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9 January 2020

Graphics demands bring Apple crawling back to Imagination

Apple’s whims can make or break a supplier, as Imagination Technologies, Dialogic and even Intel’s modem unit know to their cost. However, the iPhone maker’s bid to develop as many components as possible inhouse is not without its own risks, and it looks as though it cannot entirely do without Imagination after all.

The UK provider of graphics processor (GPU) IP was forced to sell off several units and refocus its activities in 2017, after Apple said it would no longer need to license Imagination’s technology but would develop its own GPUs for the iPhone and other devices. But now, the companies have signed a new multiyear agreement for Apple to access a “wider range of Imagination’s intellectual property”.

There have been reports that Apple has been unable to replicate all the functionality of the GPUs it bought from Imagination, and it may well be taking a long hard look at its cost base and supplier strategy as the iPhone suffers from falling sales. Developing and maintaining inhouse technology gives a vendor control and differentiation, and a guaranteed supply, but it is also very expensive, especially as the demands for graphical quality and functionality in mobile devices rises by the year.

And that investment only pays off if the vendor can genuinely produce something superior to its suppliers – a lesson Apple learned painfully when it broke ties with Qualcomm for modems, but was then forced to make peace with the chip giant when its Intel 5G partnership failed to deliver the goods.

When Apple decided to go it alone in graphics, Imagination sold off units such as MIPS, and was itself acquired by Chinese-backed private equity firm, Canyon Bridge, for £550 million ($717 million), a steep fall from its peak valuation of over £2 billion ($2.6 billion).

But now Apple is back, just weeks after Imagination launched the “most important GPU for 15 years”, as CEO Ron Black boasted, the A-Series.

The terms of the new licensing deal are unclear, apart from applying to that “wider range” of IP. Imagination offers rights to several technologies apart from GPUs, including AI cores and connectivity IP for baseband and IP. The firm was the UK’s tenth most active patent applicant in 2018, with 64 European applications.

The statement said the new arrangement “replaced the multi-year, multi-use license agreement with Apple… with a new multi-year license agreement under which Apple has access to a wider range of Imagination’s intellectual property in exchange for license fees.”

Imagination was, to some extent, a creation of Apple, which was a shareholder in the company as well as a long-time user of its graphics technology. They had worked together since the original iPhone and Apple accounted for about 50% of the smaller firm’s revenue in 2017, despite its efforts, in the run-up to that date, to diversify into CPUs and connectivity (with the acquisition of MIPS and Ensigma, later put up for sale).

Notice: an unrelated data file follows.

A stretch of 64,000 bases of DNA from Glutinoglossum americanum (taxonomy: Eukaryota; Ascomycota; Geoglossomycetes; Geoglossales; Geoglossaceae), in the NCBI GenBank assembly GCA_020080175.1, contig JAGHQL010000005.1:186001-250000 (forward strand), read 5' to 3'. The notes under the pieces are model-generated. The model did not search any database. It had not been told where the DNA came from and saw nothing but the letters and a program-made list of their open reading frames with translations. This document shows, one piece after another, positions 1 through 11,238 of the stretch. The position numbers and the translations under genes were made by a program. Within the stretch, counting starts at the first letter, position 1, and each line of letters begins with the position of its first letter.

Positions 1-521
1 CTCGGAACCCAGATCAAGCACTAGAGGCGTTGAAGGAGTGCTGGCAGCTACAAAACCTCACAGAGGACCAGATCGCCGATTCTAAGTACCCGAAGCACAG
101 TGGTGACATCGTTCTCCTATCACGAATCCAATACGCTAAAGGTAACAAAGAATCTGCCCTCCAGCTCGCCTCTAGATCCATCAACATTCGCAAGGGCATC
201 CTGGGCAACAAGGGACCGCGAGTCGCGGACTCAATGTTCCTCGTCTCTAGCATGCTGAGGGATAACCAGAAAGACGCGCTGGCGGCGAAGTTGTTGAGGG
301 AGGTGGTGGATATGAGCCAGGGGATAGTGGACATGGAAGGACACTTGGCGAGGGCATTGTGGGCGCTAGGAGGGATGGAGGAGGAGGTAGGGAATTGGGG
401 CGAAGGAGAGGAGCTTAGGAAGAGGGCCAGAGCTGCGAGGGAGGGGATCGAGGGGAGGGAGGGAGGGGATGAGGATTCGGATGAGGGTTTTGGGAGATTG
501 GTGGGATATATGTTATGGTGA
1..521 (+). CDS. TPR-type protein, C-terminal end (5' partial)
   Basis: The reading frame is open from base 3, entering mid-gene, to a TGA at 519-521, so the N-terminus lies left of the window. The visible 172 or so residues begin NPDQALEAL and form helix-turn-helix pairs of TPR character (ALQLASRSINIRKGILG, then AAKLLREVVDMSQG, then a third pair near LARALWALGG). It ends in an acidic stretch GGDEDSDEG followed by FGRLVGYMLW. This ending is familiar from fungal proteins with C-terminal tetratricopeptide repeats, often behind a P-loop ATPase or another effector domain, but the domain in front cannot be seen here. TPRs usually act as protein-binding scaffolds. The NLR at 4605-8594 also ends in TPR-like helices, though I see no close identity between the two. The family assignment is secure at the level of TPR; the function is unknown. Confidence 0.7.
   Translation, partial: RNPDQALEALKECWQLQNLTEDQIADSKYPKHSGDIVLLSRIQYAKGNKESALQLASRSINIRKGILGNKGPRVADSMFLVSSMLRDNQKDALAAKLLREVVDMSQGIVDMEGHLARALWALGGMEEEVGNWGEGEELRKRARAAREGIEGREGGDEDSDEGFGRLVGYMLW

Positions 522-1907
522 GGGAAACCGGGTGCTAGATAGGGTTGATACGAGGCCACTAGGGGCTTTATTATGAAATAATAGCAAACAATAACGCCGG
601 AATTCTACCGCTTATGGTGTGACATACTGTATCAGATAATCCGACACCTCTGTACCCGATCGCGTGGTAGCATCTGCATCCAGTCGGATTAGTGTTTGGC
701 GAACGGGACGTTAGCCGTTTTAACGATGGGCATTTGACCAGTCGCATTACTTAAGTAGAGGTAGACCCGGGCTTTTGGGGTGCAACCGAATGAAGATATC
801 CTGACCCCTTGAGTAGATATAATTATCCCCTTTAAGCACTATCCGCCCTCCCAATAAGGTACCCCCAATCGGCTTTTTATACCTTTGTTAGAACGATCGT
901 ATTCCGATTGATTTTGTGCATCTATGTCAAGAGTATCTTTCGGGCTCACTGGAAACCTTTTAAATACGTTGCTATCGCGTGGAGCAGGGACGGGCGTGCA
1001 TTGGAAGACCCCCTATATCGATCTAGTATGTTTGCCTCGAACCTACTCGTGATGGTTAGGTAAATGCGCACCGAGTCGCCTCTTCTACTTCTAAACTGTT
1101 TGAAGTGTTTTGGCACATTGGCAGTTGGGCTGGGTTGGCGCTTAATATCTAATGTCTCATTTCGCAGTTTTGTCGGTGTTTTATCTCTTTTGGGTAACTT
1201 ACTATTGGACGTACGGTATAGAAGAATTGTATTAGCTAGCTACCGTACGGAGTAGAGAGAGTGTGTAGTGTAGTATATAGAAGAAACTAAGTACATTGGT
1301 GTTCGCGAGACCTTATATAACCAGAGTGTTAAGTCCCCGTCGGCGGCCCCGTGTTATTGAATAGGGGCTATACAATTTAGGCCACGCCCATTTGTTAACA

Imagination, and many others, questioned whether Apple would be able to design its own GPU technology without recourse to Imagination’s IPR, emphasizing how difficult and expensive this process is.

Former CEO Andrew Heath told investors at the time that “we don’t accept Apple’s position” that it could build its own system.

But in the three years since, not only have new iPhones failed to shine as much as older models, but Imagination has leapt ahead in terms of the graphics capabilities it can support, culminating in the Series-A launch.

Some of its recent innovations may have caught Apple’s eye. For instance, in May 2019, it said it would open up its PowerVR ray tracing IP, which had until then been used only in its own products, for third party licensing. It said this would extend its adoption via companies which could use it for emerging 5G applications that require high quality graphics rendering with very realistic effects of light and shade. These have traditionally required huge amounts of compute power but Imagination has reduced complexity and power to support mobile applications.

In an interview with EETimes last year, Imagination said that ray tracing would enable extremely realistic image rendering, using light modelling techniques, which could be integrated into the GPUs and applied to mobile, automotive or cloud applications.

The PowerVR architecture supports the processing of billions of rays per second (gigarays) and lowers the power consumption of the technique. The IP can be used to add realistic ray-traced light, shadow and transparency capabilities to traditional GPUs, or for dedicated solutions.

Just as Imagination dominated mobile GPU core IP – until ARM challenged it with its Mali platform, and Apple defected – so it looks poised to try the same again, this time targeting 5G graphics rendering. And ray tracing is increasingly prominent – Intel included the technique in its Xe architecture roadmap last year, and ray tracing will be supported by the Intel Rendering Framework.

Imagination said that it had invested significant sums in the technology, but then paused the development because there was no ecosystem – “but now the market has caught up”.  Nigel Leeder, EVP of PowerVR, said: “Ray tracing today is where 3D graphics were just before we first introduced PowerVR GPUs for mobile. The solutions in the market are fine for PC and console, but don’t offer the efficiency for mobile, augmented reality, or automotive applications.”

The company holds over 220 patents and applications based on its ray tracing technology.